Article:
Q: What are some of the ways that nurses can stand out and make an impression in interviews?

A: If selected for an interview, the nurse should be prepared to talk a bit about themselves, including why they chose nursing as a career and their current specialty as their focus. Then, they should be ready to talk to their current patient population and the illnesses or injuries they care for. More specifically, they should be prepared to provide an example and summary of a recent patient experience, including the diagnosis, the plan of care, how the patient was managed, the medications used to support them, and the outcome.

The nurse needs to speak to their expertise concisely and walk the interviewer through the steps taken to care for their patient. Such a methodological approach allows the nurse to share their critical thinking skills, which they’ll be accessed on.

Most interviewers invite nurses to ask questions toward the end of an interview. This is a crucial finale, as well-constructed questions create dialogue, enabling the nurse and interviewer to learn more about each other. So, questions should be prepared in advance, and the nurse should have three or four ready to ask.


Q: What professional skills and soft skills are employers seeking in nurses?

A: Employers seek a balanced combination of professional and soft skills accompanied by the desire and drive to develop both further.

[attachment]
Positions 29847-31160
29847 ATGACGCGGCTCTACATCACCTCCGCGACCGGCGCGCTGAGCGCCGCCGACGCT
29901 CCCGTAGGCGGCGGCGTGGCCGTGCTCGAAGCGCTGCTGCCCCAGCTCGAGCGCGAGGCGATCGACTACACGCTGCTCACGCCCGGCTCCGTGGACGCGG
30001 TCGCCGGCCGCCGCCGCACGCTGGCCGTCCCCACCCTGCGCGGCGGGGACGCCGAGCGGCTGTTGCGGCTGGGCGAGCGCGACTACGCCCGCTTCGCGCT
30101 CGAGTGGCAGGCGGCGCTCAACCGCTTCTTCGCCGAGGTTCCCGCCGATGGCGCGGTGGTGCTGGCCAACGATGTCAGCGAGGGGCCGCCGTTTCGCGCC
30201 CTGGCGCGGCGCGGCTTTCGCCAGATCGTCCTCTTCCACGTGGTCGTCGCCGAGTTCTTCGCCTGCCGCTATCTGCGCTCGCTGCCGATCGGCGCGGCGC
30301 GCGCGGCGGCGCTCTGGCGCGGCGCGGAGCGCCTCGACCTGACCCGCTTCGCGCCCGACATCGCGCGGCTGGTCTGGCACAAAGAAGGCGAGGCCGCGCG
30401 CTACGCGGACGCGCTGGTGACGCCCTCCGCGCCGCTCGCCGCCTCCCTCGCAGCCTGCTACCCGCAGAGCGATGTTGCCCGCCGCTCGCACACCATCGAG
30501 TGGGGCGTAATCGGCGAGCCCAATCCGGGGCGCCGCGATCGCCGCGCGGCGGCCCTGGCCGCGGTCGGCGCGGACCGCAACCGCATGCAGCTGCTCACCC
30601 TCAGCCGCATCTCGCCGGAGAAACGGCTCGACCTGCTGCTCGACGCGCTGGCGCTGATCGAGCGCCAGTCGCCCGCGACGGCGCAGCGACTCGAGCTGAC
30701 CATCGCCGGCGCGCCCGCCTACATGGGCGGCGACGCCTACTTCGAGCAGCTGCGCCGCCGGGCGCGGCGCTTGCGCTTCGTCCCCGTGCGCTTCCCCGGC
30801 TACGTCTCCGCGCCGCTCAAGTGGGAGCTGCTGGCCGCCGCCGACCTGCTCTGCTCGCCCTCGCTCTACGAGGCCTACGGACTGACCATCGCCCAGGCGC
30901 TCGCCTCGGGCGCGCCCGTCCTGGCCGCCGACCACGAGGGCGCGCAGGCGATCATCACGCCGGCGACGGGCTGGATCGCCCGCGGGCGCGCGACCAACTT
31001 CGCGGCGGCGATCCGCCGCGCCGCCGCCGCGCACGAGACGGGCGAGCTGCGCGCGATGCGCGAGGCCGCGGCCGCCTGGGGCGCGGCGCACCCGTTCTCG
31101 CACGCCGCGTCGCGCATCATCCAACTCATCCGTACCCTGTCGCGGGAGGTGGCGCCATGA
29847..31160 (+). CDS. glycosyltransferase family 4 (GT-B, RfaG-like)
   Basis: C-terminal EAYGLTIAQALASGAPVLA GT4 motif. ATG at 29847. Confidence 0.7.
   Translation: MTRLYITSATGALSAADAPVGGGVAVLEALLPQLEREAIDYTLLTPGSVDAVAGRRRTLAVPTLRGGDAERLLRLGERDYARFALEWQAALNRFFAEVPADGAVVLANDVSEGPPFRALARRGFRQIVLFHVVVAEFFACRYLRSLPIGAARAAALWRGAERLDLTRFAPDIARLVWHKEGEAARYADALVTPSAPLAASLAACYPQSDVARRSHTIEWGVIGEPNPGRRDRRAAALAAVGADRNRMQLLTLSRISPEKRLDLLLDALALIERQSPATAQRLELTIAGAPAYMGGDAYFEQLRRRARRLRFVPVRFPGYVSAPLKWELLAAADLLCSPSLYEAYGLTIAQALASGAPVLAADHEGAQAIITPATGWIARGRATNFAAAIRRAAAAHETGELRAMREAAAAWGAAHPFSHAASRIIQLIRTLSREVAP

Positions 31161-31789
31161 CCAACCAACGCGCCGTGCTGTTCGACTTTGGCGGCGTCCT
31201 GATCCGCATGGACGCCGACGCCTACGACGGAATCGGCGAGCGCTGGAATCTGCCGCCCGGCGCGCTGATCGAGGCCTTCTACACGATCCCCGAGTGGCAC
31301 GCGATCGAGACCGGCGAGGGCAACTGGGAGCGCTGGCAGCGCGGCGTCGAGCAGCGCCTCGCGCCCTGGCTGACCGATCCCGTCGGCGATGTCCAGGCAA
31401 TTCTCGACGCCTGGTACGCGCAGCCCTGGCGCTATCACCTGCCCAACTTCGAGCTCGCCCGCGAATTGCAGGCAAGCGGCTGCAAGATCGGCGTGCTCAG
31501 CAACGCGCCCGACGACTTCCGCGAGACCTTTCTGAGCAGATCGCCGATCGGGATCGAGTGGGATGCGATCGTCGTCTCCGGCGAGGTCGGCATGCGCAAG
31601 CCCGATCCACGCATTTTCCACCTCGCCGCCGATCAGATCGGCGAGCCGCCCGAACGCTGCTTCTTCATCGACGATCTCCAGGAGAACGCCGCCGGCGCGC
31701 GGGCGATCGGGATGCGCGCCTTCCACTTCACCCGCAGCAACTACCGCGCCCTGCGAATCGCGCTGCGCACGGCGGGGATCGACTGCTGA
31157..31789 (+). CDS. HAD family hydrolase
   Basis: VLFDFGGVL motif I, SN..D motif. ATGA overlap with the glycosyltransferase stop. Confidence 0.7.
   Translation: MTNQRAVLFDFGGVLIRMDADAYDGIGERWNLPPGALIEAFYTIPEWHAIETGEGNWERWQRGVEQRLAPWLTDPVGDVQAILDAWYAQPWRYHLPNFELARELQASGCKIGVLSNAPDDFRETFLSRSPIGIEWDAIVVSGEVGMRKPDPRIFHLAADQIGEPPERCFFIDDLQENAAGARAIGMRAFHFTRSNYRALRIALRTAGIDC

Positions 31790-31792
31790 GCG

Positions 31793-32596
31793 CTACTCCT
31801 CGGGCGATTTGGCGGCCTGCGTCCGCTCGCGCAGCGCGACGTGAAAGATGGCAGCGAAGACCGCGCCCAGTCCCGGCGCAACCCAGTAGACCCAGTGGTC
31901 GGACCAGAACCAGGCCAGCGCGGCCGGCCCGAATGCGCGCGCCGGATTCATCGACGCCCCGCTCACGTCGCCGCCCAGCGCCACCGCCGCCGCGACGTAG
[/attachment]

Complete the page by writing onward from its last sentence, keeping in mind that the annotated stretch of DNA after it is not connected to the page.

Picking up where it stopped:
When reviewing professional skills, employers want to understand the depth of a nurse’s technical knowledge and experience based on clinical specialty. Fundamentals that are assessed include the ability to respond to a patient’s medical needs, patient safety measures, patient and family education, and technology skills. However, most employers know that international nurses need training specific to the facility’s technology and are open to providing that.

For soft skills, employers look for details on how nurses navigate their work environment and collaborate with their colleagues. Communication skills are at the top of the list, including verbal, non-verbal, written, and emotional intelligence. Critical thinking skills, problem-solving, time management, teamwork, dependability, and collaboration closely follow communication effectiveness.


To find out more about Global Nurse Partners, visit their website.